Researchers from France recently presented the results of a case in which a girl born with HIV who was treated early in life has remained in remission without medication for 12 years. Experts are excited but cautious because similar cases have ended with HIV being detected in patients blood again.
Doctors were devastated to announce last week that their patient, an almost 4-year-old girl was once thought “cured” of HIV, was found to have detectable viral loads and lowered T-cell counts.
Doctors in California believe that they have cleared HIV from the blood of a nine-month-old who seems to have been born with the virus. Though they can’t call it a “cure” or even say she is in remission because she continues to take medication, her doctors believe she has “sero-reverted to HIV-negative.”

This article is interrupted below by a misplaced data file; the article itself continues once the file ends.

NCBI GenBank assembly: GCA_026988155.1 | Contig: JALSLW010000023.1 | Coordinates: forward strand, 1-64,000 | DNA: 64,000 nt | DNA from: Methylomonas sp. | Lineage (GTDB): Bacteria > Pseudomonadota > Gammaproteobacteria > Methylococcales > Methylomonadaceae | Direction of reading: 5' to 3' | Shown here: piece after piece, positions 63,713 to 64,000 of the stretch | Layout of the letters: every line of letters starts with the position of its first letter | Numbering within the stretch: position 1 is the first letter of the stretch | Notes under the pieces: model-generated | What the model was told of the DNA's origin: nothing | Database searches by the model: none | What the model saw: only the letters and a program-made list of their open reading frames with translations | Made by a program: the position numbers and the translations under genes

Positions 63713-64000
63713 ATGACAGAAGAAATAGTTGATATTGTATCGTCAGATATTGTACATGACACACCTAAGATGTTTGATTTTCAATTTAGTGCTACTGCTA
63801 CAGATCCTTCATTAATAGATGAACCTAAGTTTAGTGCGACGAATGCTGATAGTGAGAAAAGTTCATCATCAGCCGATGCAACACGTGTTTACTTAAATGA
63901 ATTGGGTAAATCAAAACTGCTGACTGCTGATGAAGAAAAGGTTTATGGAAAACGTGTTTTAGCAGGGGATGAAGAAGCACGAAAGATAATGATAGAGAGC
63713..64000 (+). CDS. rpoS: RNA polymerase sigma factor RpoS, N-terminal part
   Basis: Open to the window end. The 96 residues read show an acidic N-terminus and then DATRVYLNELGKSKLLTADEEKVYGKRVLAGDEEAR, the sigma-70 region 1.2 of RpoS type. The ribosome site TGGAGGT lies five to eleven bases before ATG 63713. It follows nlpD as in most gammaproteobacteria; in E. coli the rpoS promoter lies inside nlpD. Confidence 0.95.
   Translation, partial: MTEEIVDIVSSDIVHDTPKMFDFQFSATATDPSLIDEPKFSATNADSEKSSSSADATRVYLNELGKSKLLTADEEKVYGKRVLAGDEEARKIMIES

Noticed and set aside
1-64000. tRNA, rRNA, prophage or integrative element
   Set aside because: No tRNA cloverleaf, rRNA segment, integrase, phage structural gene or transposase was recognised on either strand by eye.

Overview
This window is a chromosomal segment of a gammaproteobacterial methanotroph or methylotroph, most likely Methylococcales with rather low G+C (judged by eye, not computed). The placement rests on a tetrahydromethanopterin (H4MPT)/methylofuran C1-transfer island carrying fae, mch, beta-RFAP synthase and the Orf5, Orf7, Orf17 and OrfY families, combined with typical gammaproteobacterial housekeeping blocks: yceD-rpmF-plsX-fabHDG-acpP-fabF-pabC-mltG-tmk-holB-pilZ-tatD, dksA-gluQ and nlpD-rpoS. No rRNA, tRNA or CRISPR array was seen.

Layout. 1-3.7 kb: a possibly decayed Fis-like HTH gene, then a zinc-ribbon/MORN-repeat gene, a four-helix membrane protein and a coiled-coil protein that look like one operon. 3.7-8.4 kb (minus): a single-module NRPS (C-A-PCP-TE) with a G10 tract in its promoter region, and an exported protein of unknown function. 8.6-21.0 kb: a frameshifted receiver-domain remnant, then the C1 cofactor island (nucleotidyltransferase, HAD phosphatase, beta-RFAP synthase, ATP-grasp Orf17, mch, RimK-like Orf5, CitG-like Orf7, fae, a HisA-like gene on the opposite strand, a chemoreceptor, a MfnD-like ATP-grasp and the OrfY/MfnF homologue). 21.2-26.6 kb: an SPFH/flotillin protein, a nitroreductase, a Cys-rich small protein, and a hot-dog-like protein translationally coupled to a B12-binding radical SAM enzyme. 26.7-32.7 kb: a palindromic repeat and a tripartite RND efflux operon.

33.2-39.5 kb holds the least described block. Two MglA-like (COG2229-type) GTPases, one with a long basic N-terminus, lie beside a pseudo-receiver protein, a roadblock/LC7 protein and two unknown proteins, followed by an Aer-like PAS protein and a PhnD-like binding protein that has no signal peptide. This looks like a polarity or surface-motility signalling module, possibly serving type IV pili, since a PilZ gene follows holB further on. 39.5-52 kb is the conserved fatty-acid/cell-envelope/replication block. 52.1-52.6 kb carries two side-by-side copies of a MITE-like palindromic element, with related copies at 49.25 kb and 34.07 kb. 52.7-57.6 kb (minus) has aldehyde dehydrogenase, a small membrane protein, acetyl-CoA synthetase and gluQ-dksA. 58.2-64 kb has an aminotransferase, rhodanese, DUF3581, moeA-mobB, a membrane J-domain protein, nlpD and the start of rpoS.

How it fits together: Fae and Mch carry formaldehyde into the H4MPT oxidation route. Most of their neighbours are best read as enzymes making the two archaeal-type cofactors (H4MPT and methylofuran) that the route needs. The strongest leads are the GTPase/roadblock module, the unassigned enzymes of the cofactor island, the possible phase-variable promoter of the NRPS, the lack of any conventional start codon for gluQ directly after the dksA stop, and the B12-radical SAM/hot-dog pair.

Researchers in Boston announced last week that HIV had once again been detected in two patients who had previously been thought to be rid of the virus. The results suggest that HIV reservoirs, latent cells that have the genetic code of the virus, are more persistent and deeper in the body that scientists had thought.
This week, researchers are hopeful after a common topical anti-fungal medication is found to kill HIV-infected cells, a transgender high school student experiences highs and lows after being named homecoming queen, and President George H.W. Bush is a witness at a same-sex wedding.
Sexcereal: It’s what’s for breakfast. Plus more sexual health news from the past week.
Do we do more harm than good when we bandy about the word “cure” in a case like this?